Cuban government turns to growing diaspora to invest in the island

Cuban government turns to growing diaspora to invest in the island

HAVANA, Nov 14  Cuban government wants to take advantage of its growing population abroad in search of new investments to lift the economy, a senior Foreign Ministry official told Reuters this week, as the island tries to overcome its worst crisis in decades.

Shortages of food, fuel and medicine have led to a record number of Cubans leaving the island in the last two years.

“The (phenomenon) exists, it is a considerable number, which is having today the highest impact it has had in history in demographic terms,” said Ernesto Soberón, director of Consular Affairs at the Foreign Ministry, in an interview in Havana on Monday. Cuban, pointed out that young people occupy an important place among those who leave the country.

Cuban emigrants have already invested in accommodations including breakfasts, restaurants and other activities on the island, but Cuba would like to see more capital flow, he added.

“Today Cubans abroad have no limitations in the sense of participating in the economic life of the country,” he said.

More than 400 Cuban citizens residing in more than 40 countries will arrive in Havana this week to discuss the evolution of the island’s economy and other issues with the Government, in the first meeting of this type between the authorities and the growing diaspora in almost two decades.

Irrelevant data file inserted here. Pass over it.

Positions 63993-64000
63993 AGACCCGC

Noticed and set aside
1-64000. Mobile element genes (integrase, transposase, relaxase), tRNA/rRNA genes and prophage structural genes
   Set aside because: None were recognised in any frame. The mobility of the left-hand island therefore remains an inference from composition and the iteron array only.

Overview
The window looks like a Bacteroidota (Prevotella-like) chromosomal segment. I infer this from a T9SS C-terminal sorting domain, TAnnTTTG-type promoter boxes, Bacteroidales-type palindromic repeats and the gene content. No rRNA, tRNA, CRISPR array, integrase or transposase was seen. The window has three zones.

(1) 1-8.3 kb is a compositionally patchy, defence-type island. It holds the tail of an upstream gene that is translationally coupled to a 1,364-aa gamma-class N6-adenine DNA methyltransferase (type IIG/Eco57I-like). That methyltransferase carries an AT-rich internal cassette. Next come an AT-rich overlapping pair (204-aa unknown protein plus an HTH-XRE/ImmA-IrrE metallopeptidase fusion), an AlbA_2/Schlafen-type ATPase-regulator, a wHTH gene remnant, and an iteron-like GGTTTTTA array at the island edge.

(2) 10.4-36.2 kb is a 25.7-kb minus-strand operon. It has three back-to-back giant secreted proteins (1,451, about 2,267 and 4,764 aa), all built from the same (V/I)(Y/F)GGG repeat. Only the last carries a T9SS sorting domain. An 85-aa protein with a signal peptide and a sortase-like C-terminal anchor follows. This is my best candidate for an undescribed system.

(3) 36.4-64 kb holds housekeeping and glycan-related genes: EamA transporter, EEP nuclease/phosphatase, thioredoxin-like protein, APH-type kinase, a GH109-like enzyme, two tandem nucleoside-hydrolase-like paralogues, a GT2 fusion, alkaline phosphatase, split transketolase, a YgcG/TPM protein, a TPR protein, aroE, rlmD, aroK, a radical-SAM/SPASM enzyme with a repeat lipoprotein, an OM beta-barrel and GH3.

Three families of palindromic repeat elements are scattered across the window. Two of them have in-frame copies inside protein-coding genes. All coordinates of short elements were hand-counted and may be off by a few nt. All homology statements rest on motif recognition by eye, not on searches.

The landscape has changed dramatically since the two sides last met formally in 2004, under the government of former leader Fidel Castro. Around 2.5 million Cubans and their descendants live outside the island today, he said.

In 2021, Cuba lifted a ban on the opening of private companies considered a scourge under Castro. The Cuban government, which once limited its citizens’ travel abroad, has now allowed most to enter and leave freely although it still restricts the travel of dissidents, athletes and some others.

Some things, however, have not changed, said Soberón, who said the U.S. embargo has tightened in recent years with financial hurdles that complicate the flow of capital needed to start and run a business. “You can’t walk around with a suitcase of money here and there,” he noted.

Democratic President Joe Biden’s administration, which maintains Cuba must improve its human rights record before granting concessions, has shown interest but has been lukewarm in support for the island’s small businesses.

But he recently stopped short of announcing expected new measures to facilitate the flow of capital among small and medium-sized private entrepreneurs, while some in the Cuban-American community have little appetite for working with the Cuban government.